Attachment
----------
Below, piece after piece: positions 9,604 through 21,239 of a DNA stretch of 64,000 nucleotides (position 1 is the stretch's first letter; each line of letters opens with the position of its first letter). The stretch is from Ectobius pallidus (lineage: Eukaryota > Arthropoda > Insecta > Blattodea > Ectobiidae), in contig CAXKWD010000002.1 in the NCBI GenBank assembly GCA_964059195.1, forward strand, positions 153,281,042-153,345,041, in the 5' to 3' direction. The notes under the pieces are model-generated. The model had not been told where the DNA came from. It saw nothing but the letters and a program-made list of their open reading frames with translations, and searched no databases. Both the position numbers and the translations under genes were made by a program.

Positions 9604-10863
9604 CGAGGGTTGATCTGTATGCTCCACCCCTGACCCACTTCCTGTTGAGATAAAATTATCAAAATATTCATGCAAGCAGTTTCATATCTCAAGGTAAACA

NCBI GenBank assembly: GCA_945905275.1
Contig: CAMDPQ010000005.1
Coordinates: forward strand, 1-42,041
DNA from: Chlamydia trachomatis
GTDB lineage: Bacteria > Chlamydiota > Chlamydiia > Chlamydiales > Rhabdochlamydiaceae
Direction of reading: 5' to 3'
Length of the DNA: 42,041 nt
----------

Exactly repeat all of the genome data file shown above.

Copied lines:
Below, piece after piece: positions 9,604 through 21,239 of a DNA stretch of 64,000 nucleotides (position 1 is the stretch's first letter; each line of letters opens with the position of its first letter). The stretch is from Ectobius pallidus (lineage: Eukaryota > Arthropoda > Insecta > Blattodea > Ectobiidae), in contig CAXKWD010000002.1 in the NCBI GenBank assembly GCA_964059195.1, forward strand, positions 153,281,042-153,345,041, in the 5' to 3' direction. The notes under the pieces are model-generated. The model had not been told where the DNA came from. It saw nothing but the letters and a program-made list of their open reading frames with translations, and searched no databases. Both the position numbers and the translations under genes were made by a program.

Positions 9604-10863
9604 CGAGGGTTGATCTGTATGCTCCACCCCTGACCCACTTCCTGTTGAGATAAAATTATCAAAATATTCATGCAAGCAGTTTCATATCTCAAGGTAAACA

NCBI GenBank assembly: GCA_945905275.1
Contig: CAMDPQ010000005.1
Coordinates: forward strand, 1-42,041
DNA from: Chlamydia trachomatis
GTDB lineage: Bacteria > Chlamydiota > Chlamydiia > Chlamydiales > Rhabdochlamydiaceae
Direction of reading: 5' to 3'
Length of the DNA: 42,041 nt